Last month, Amazon shook the retail and eCommerce space once again by offering free, one-day shipping to its Prime subscribers. Not to be outdone, Walmart answered by offering the same privilege to all online shoppers. The world's largest retailer even mocked Amazon on Twitter for failing to democratize the service. It's just one of several heated exchanges the two innovative, controversial brands have shared over the last year.
In a blog post last week, Jeff Wilke, Amazon's Consumer CEO, seemed to answer his company's customers, competitors, and critics by promising even faster deliveries. They'll reach this lofty goal, he writes, "by pioneering autonomous drone technology."
Drone-based deliveries are not a new project for Jeff Bezos and company. Back in 2013, Bezos gave a (now somewhat infamous) 60 Minutes interview in which he promised drone-based deliveries in the very near future. Throughout the last several years, progress has been slow and generally mysterious.
Thanks to Wilke's blog (and a same-day press conference in Las Vegas), consumers have finally gotten another look at the Prime Air program. Addressing Re:MARS conference attendees, Wilkie and CFO Brian Olsavsky showed off new footage and made a promise that should sound familiar. Amazon's fleet of drones, they announced, will take to the skies "in a matter of months."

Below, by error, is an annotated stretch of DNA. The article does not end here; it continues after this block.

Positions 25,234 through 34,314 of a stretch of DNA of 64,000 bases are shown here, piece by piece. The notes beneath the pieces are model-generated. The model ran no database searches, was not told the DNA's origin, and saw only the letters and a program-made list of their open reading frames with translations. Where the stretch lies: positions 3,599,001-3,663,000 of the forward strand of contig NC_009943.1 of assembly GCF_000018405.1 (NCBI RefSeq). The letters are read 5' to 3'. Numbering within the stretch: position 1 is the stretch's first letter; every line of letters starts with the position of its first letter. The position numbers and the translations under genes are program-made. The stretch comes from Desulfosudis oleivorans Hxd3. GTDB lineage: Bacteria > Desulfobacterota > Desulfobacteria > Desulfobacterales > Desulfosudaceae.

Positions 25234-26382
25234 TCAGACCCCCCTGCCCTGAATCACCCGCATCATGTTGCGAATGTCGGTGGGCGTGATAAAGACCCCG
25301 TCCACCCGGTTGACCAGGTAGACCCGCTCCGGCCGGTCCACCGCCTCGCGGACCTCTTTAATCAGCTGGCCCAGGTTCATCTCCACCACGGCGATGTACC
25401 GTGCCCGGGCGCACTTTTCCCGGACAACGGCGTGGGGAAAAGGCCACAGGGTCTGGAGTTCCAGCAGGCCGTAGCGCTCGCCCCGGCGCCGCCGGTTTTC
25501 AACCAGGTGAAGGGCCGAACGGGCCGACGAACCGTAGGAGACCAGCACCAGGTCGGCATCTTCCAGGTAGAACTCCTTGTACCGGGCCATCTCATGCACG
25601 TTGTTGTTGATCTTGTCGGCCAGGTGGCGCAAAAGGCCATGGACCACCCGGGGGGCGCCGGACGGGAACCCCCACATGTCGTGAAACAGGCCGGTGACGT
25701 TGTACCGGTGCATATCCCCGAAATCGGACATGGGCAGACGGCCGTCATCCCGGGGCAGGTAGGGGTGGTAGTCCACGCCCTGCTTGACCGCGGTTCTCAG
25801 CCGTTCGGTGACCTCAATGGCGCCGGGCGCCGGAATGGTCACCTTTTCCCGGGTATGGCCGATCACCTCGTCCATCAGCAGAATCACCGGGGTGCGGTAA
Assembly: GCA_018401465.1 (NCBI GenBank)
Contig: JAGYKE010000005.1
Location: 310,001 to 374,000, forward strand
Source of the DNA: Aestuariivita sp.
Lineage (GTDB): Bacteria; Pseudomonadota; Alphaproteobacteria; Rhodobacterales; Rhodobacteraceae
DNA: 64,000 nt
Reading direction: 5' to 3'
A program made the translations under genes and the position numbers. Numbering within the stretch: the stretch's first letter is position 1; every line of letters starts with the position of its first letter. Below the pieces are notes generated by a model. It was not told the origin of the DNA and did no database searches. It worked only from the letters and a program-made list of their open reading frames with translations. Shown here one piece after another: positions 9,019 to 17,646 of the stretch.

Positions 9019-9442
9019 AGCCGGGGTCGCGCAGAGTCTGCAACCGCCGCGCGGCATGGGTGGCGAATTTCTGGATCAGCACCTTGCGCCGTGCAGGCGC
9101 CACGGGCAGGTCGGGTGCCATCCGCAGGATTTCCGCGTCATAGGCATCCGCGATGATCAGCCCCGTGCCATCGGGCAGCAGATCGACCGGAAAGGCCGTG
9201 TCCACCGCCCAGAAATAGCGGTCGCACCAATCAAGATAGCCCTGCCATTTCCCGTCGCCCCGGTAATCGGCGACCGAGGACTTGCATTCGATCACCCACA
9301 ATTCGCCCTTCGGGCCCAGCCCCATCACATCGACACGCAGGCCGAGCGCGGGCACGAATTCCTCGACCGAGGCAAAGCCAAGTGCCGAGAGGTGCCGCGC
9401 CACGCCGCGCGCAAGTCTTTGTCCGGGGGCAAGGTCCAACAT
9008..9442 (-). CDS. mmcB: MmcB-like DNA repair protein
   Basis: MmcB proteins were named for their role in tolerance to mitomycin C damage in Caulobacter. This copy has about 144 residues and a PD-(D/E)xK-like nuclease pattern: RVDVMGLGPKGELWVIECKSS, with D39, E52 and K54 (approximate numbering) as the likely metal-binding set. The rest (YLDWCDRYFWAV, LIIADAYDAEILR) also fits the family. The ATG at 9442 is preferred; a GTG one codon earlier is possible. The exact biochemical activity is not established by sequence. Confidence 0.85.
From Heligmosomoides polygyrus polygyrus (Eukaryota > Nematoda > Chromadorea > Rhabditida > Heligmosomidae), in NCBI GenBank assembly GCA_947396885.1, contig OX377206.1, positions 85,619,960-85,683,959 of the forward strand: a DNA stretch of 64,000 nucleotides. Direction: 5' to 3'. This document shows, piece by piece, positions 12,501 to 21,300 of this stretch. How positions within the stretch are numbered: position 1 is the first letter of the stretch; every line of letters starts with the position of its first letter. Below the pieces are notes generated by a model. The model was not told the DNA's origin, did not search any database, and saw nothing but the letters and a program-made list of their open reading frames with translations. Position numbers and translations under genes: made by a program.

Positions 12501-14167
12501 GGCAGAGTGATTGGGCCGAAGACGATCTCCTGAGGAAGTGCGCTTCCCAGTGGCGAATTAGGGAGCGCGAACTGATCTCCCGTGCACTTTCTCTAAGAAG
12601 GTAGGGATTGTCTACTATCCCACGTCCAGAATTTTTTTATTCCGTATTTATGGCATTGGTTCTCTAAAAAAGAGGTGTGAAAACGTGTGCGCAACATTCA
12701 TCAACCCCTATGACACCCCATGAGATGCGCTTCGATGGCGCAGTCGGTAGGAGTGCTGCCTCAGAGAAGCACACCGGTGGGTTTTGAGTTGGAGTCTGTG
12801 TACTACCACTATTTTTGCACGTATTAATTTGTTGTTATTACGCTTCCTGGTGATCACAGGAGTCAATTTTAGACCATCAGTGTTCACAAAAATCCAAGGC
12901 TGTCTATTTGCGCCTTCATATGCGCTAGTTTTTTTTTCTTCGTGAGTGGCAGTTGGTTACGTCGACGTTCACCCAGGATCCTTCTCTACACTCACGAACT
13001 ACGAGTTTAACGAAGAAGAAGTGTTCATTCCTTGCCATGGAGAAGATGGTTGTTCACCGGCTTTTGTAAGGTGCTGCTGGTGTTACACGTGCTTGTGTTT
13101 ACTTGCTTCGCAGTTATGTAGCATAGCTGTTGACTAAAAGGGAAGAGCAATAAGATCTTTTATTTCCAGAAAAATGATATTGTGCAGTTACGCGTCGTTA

The Amazon team touted the speed, efficiency, and, most importantly, the safety of their latest drone. Fully electronic, the drones are capable of flying up to 15 miles, carrying up to five pounds of cargo, and dropping off deliveries in under 30 minutes. They also boast a unique hybrid design that allows them to switch freely between vertical and horizontal flight. This design innovation means that the drone is "controlled with six degrees of freedom, as opposed to the standard four" and can respond more quickly to windy conditions.
"We're building a drone," Wilkie writes, "that isn't just safe, but independently safe." Armed with cutting-edge AI, it will respond to changes in its environment without waiting on communications from a third-party. Amazon hopes this will provide for a new level of safety during transit, landing, and take-off. They're also bullish on the sustainability of their new drones. With fewer delivery drivers and consumers on the road, they expect to make quick progress on their Shipment Zero commitment.
Amazon knows better than anyone that a wealth of obstacles could stand in the way of a successful implementation. Strict regulations and logistical complications have thus far kept Amazon grounded. Count on more updates from the organization, ambitious competitors, and government regulatory agencies over the next several months.